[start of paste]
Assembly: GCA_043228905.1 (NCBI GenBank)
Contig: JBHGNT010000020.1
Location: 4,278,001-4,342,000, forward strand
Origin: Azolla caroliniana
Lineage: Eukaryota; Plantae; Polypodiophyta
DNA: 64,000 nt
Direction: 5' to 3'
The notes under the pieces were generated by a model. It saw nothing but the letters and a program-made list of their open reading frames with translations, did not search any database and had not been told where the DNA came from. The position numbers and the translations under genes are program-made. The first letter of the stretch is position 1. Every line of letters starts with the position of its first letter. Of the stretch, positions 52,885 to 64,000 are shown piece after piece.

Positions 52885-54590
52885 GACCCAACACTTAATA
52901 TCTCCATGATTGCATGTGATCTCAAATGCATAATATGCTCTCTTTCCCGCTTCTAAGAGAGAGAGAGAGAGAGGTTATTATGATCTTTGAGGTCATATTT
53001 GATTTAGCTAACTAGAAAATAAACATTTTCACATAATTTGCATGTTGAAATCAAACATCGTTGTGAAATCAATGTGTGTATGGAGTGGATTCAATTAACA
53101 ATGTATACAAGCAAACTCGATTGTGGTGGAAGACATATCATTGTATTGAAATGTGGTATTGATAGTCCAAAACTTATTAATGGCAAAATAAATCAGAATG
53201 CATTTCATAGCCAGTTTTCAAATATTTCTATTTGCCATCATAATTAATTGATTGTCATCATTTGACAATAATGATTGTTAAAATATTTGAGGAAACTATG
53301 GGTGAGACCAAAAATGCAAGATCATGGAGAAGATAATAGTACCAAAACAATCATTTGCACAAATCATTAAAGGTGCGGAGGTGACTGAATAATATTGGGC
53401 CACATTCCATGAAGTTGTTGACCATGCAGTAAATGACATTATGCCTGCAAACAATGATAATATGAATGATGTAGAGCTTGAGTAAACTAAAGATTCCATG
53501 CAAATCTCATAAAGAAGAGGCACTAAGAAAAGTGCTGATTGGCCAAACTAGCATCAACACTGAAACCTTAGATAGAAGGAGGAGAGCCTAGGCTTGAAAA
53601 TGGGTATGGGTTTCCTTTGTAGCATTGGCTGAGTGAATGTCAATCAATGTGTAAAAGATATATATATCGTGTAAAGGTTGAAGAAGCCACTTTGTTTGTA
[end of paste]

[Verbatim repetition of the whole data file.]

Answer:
Assembly: GCA_043228905.1 (NCBI GenBank)
Contig: JBHGNT010000020.1
Location: 4,278,001-4,342,000, forward strand
Origin: Azolla caroliniana
Lineage: Eukaryota; Plantae; Polypodiophyta
DNA: 64,000 nt
Direction: 5' to 3'
The notes under the pieces were generated by a model. It saw nothing but the letters and a program-made list of their open reading frames with translations, did not search any database and had not been told where the DNA came from. The position numbers and the translations under genes are program-made. The first letter of the stretch is position 1. Every line of letters starts with the position of its first letter. Of the stretch, positions 52,885 to 64,000 are shown piece after piece.

Positions 52885-54590
52885 GACCCAACACTTAATA
52901 TCTCCATGATTGCATGTGATCTCAAATGCATAATATGCTCTCTTTCCCGCTTCTAAGAGAGAGAGAGAGAGAGGTTATTATGATCTTTGAGGTCATATTT
53001 GATTTAGCTAACTAGAAAATAAACATTTTCACATAATTTGCATGTTGAAATCAAACATCGTTGTGAAATCAATGTGTGTATGGAGTGGATTCAATTAACA
53101 ATGTATACAAGCAAACTCGATTGTGGTGGAAGACATATCATTGTATTGAAATGTGGTATTGATAGTCCAAAACTTATTAATGGCAAAATAAATCAGAATG
53201 CATTTCATAGCCAGTTTTCAAATATTTCTATTTGCCATCATAATTAATTGATTGTCATCATTTGACAATAATGATTGTTAAAATATTTGAGGAAACTATG
53301 GGTGAGACCAAAAATGCAAGATCATGGAGAAGATAATAGTACCAAAACAATCATTTGCACAAATCATTAAAGGTGCGGAGGTGACTGAATAATATTGGGC
53401 CACATTCCATGAAGTTGTTGACCATGCAGTAAATGACATTATGCCTGCAAACAATGATAATATGAATGATGTAGAGCTTGAGTAAACTAAAGATTCCATG
53501 CAAATCTCATAAAGAAGAGGCACTAAGAAAAGTGCTGATTGGCCAAACTAGCATCAACACTGAAACCTTAGATAGAAGGAGGAGAGCCTAGGCTTGAAAA
53601 TGGGTATGGGTTTCCTTTGTAGCATTGGCTGAGTGAATGTCAATCAATGTGTAAAAGATATATATATCGTGTAAAGGTTGAAGAAGCCACTTTGTTTGTA